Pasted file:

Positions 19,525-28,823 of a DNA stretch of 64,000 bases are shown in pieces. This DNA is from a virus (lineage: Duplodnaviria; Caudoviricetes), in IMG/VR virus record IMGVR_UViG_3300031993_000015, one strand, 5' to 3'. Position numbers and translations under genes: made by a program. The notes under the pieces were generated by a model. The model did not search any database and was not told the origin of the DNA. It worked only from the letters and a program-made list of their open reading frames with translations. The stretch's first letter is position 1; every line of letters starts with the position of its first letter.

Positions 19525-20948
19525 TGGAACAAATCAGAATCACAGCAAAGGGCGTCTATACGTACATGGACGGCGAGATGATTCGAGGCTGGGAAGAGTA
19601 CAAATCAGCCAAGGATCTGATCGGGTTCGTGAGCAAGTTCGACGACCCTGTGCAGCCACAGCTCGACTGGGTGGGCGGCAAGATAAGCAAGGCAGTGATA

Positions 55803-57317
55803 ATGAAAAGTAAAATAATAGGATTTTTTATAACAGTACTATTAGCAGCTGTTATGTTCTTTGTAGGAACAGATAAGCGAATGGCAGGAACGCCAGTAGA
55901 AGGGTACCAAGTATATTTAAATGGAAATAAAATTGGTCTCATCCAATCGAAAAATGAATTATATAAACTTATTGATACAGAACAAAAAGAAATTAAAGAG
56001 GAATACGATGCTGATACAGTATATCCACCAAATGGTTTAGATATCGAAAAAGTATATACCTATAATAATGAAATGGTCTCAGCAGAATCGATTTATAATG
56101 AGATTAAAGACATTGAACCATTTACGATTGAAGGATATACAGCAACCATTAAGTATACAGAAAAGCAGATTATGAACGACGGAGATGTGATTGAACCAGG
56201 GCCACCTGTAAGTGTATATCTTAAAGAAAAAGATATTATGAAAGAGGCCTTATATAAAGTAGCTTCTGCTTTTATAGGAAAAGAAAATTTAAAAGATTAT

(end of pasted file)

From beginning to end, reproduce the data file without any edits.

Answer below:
Positions 19,525-28,823 of a DNA stretch of 64,000 bases are shown in pieces. This DNA is from a virus (lineage: Duplodnaviria; Caudoviricetes), in IMG/VR virus record IMGVR_UViG_3300031993_000015, one strand, 5' to 3'. Position numbers and translations under genes: made by a program. The notes under the pieces were generated by a model. The model did not search any database and was not told the origin of the DNA. It worked only from the letters and a program-made list of their open reading frames with translations. The stretch's first letter is position 1; every line of letters starts with the position of its first letter.

Positions 19525-20948
19525 TGGAACAAATCAGAATCACAGCAAAGGGCGTCTATACGTACATGGACGGCGAGATGATTCGAGGCTGGGAAGAGTA
19601 CAAATCAGCCAAGGATCTGATCGGGTTCGTGAGCAAGTTCGACGACCCTGTGCAGCCACAGCTCGACTGGGTGGGCGGCAAGATAAGCAAGGCAGTGATA

Positions 55803-57317
55803 ATGAAAAGTAAAATAATAGGATTTTTTATAACAGTACTATTAGCAGCTGTTATGTTCTTTGTAGGAACAGATAAGCGAATGGCAGGAACGCCAGTAGA
55901 AGGGTACCAAGTATATTTAAATGGAAATAAAATTGGTCTCATCCAATCGAAAAATGAATTATATAAACTTATTGATACAGAACAAAAAGAAATTAAAGAG
56001 GAATACGATGCTGATACAGTATATCCACCAAATGGTTTAGATATCGAAAAAGTATATACCTATAATAATGAAATGGTCTCAGCAGAATCGATTTATAATG
56101 AGATTAAAGACATTGAACCATTTACGATTGAAGGATATACAGCAACCATTAAGTATACAGAAAAGCAGATTATGAACGACGGAGATGTGATTGAACCAGG
56201 GCCACCTGTAAGTGTATATCTTAAAGAAAAAGATATTATGAAAGAGGCCTTATATAAAGTAGCTTCTGCTTTTATAGGAAAAGAAAATTTAAAAGATTAT